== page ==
- “Roma 1619. Retratos de la nación española en la galería de Ottavio Leoni”, co-authored with Yuri Primarosa, Archivo Español de Arte 90:360, 383-392 (2017) Read here
- “Las relaciones artísticas del cardenal Quiroga con Italia: Un retrato veneciano en las colecciones del Museo del Prado”, Boletín del Museo del Prado, vol. 34:52, 10-16 (2016) Read here
- “The Cult of the Holy Child of La Guardia: Ritual Murder and its Afterlife”, in the Departamental Seminar of Spanish and Latin American Studies, The Hebrew University of Jerusalem (2021)
- “Child Martyrs in the Catholic World: Expansion, Mission, Adaptation”, in Oberseminar Neue Forschungen zur Frühen Neuzeit, Historicum, LMU Munich (2020)
- “Crucified Children from Norwich to Nagasaki: Iconography and the Question of Scale”, in Early Modern Sacred Images in Japan and Europe: Contact, Comparison, Conflict, Waseda University Tokyo (2019)
- “La niña ante la Puerta Dorada: intercesión, limpieza de sangre y santidad infantil en la edad moderna”, in Coloquios investigadores, Department of Art History, Universidad Autónoma de Madrid (2019)
- “The Politics of Childhood Sanctity in Early Modern Spain: An Altarpiece of Saints Justus and Pastor in the Royal Basilica of El Escorial”, in Conflicts of Representation in the Late Renaissance Iberian Worlds, RSA New Orleans (2018)
Cloe Cavero‘s new article in the Journal of the Warburg and Courtauld Institutes reconstructs the original context of Cajés’s altarpiece to offer a new perspective on the way in which religious art engaged with the tensions prompted by the issue of the purity of blood, as well as with anxieties related to family and procreation
Cloe Cavero examined the complex afterlife of ritual murder accusations as religious cults at the Departamental Seminar of Spanish and Latin American Studies of The Hebrew University of Jerusalem.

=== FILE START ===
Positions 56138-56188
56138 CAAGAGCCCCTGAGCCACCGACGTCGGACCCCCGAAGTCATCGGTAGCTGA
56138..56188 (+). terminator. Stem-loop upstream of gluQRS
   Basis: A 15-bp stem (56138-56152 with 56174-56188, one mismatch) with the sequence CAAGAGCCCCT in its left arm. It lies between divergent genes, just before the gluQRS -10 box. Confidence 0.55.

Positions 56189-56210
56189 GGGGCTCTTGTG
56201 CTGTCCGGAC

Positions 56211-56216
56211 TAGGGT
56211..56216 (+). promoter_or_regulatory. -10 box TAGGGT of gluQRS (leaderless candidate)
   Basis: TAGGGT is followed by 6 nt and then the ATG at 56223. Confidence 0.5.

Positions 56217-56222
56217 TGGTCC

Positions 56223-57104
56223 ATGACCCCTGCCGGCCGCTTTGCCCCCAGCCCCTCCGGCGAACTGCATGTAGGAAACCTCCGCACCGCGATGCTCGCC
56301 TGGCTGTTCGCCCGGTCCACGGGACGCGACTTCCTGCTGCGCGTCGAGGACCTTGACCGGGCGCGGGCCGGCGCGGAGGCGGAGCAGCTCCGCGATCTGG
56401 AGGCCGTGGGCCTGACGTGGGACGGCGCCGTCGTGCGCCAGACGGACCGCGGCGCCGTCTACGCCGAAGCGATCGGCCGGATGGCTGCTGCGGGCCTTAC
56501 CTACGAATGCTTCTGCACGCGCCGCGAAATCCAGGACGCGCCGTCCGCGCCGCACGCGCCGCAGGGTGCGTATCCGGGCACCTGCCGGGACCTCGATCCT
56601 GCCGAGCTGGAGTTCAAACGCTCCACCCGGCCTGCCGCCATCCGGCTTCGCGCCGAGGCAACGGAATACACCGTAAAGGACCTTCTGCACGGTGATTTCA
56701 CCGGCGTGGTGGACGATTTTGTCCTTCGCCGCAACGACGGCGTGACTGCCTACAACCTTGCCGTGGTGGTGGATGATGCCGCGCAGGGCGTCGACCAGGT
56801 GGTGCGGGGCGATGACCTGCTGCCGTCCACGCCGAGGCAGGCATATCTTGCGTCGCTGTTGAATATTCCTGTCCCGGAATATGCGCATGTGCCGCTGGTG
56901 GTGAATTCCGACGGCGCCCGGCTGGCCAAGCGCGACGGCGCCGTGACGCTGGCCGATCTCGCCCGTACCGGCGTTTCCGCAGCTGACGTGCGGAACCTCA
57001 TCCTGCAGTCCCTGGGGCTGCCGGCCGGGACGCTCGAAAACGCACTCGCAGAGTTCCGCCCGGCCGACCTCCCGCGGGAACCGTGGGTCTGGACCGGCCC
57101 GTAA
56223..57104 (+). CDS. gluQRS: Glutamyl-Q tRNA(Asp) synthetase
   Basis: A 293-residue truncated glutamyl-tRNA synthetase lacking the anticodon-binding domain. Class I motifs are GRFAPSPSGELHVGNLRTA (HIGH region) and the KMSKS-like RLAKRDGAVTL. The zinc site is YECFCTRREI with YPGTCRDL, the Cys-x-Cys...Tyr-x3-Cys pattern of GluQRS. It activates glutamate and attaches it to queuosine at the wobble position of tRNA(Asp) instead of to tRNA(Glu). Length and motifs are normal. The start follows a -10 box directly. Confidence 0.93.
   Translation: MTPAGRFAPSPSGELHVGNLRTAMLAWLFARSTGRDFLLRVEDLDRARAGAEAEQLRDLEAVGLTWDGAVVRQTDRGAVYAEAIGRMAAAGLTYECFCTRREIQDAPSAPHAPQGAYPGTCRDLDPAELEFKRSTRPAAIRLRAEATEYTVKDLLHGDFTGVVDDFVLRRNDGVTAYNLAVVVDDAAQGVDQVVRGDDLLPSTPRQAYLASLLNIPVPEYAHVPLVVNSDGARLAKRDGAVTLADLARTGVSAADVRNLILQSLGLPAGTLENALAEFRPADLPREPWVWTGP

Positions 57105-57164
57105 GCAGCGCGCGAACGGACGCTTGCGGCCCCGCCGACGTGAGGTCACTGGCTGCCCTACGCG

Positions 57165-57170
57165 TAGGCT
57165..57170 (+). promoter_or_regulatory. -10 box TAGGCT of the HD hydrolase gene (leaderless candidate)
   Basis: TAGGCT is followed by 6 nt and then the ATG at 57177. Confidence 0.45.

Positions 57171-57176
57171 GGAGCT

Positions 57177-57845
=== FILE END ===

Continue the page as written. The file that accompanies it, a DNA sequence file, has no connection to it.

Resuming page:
On 8 June, Cloe Cavero discussed processes of migration of local cults within the Catholic world in the framework of Neue Forschungen zur Frühen Neuzeit, a seminar organized by Arndt Brendecke.
Chiara Franceschini and Cloe Cavero talked about “Marian Atlases, Image Normativity and the Geography of Art” at the first encounter for a planned research network taking place at Université Paris 13.
This chapter analyzes early modern Spanish copies of Roman icons to understand the ways in which reproductions of sacred images acquired new identities.
In this article, Cloe Cavero de Carondelet examines the rare scene represented in a little-known drawing by the royal painter Eugenio Cajés.
Centered on sacred images traversing cultures, this DAAD and Waseda sponsored research project investigates the active role of objects and images as agents of religious encounter and conflict between early modern Europe and Japan.
By creating a repository and a map of contested images from European archives and texts, the SACRIMA teams hopes to create a resource for scholars and individuals interested in exploring image normativity in early modern Europe.
Starting from an investigation of the reinvention, the functions and the adaptations of the ‘normative image’ of the ancient putto in the Renaissance, this conference questioned the multiform transmigration, variation, adaptation and use of images of children in early modern Europe.